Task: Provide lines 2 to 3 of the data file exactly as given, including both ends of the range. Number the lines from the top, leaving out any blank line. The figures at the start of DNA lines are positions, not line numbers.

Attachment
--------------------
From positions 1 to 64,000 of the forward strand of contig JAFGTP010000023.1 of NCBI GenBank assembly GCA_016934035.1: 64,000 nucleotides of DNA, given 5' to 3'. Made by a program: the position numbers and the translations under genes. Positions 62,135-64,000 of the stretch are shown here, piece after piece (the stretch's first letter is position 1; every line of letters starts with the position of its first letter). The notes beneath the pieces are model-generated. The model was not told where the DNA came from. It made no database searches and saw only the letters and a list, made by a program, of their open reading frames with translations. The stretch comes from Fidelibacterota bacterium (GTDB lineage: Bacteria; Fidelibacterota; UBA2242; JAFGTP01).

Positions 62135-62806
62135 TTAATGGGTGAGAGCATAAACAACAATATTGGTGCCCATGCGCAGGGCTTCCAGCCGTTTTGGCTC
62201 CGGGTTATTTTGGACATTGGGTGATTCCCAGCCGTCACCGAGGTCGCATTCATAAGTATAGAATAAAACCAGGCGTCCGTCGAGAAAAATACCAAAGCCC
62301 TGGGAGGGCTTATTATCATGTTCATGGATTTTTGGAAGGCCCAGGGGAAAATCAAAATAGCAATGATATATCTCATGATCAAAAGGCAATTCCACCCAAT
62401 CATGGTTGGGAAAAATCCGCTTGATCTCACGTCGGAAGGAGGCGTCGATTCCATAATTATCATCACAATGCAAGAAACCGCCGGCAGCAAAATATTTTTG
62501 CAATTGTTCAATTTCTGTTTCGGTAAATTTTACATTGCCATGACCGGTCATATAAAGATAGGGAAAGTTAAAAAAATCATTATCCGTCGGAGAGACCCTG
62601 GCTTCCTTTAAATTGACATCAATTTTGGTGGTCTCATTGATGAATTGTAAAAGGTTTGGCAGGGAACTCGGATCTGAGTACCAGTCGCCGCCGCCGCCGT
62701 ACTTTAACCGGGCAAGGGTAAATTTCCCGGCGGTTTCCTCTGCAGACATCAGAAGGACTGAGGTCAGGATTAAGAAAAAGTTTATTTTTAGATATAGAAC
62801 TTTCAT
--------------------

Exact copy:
Positions 62135-62806
62135 TTAATGGGTGAGAGCATAAACAACAATATTGGTGCCCATGCGCAGGGCTTCCAGCCGTTTTGGCTC